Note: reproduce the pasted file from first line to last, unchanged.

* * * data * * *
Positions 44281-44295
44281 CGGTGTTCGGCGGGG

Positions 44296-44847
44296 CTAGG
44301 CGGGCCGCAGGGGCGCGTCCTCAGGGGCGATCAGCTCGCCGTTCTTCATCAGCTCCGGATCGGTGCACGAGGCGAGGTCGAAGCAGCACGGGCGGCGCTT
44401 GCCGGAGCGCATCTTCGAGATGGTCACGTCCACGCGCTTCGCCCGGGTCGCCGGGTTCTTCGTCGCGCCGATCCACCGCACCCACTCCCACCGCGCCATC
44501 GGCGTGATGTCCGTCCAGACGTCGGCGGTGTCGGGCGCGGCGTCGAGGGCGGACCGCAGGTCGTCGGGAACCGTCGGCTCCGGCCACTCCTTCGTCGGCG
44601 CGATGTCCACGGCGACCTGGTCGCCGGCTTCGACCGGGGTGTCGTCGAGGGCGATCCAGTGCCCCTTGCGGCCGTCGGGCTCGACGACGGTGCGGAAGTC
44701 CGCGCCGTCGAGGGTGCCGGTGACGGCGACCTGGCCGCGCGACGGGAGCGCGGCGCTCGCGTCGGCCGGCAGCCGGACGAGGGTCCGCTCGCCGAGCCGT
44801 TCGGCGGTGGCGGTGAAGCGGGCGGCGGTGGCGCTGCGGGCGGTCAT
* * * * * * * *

Positions 44281-44295
44281 CGGTGTTCGGCGGGG

Positions 44296-44847
44296 CTAGG
44301 CGGGCCGCAGGGGCGCGTCCTCAGGGGCGATCAGCTCGCCGTTCTTCATCAGCTCCGGATCGGTGCACGAGGCGAGGTCGAAGCAGCACGGGCGGCGCTT
44401 GCCGGAGCGCATCTTCGAGATGGTCACGTCCACGCGCTTCGCCCGGGTCGCCGGGTTCTTCGTCGCGCCGATCCACCGCACCCACTCCCACCGCGCCATC
44501 GGCGTGATGTCCGTCCAGACGTCGGCGGTGTCGGGCGCGGCGTCGAGGGCGGACCGCAGGTCGTCGGGAACCGTCGGCTCCGGCCACTCCTTCGTCGGCG
44601 CGATGTCCACGGCGACCTGGTCGCCGGCTTCGACCGGGGTGTCGTCGAGGGCGATCCAGTGCCCCTTGCGGCCGTCGGGCTCGACGACGGTGCGGAAGTC
44701 CGCGCCGTCGAGGGTGCCGGTGACGGCGACCTGGCCGCGCGACGGGAGCGCGGCGCTCGCGTCGGCCGGCAGCCGGACGAGGGTCCGCTCGCCGAGCCGT
44801 TCGGCGGTGGCGGTGAAGCGGGCGGCGGTGGCGCTGCGGGCGGTCAT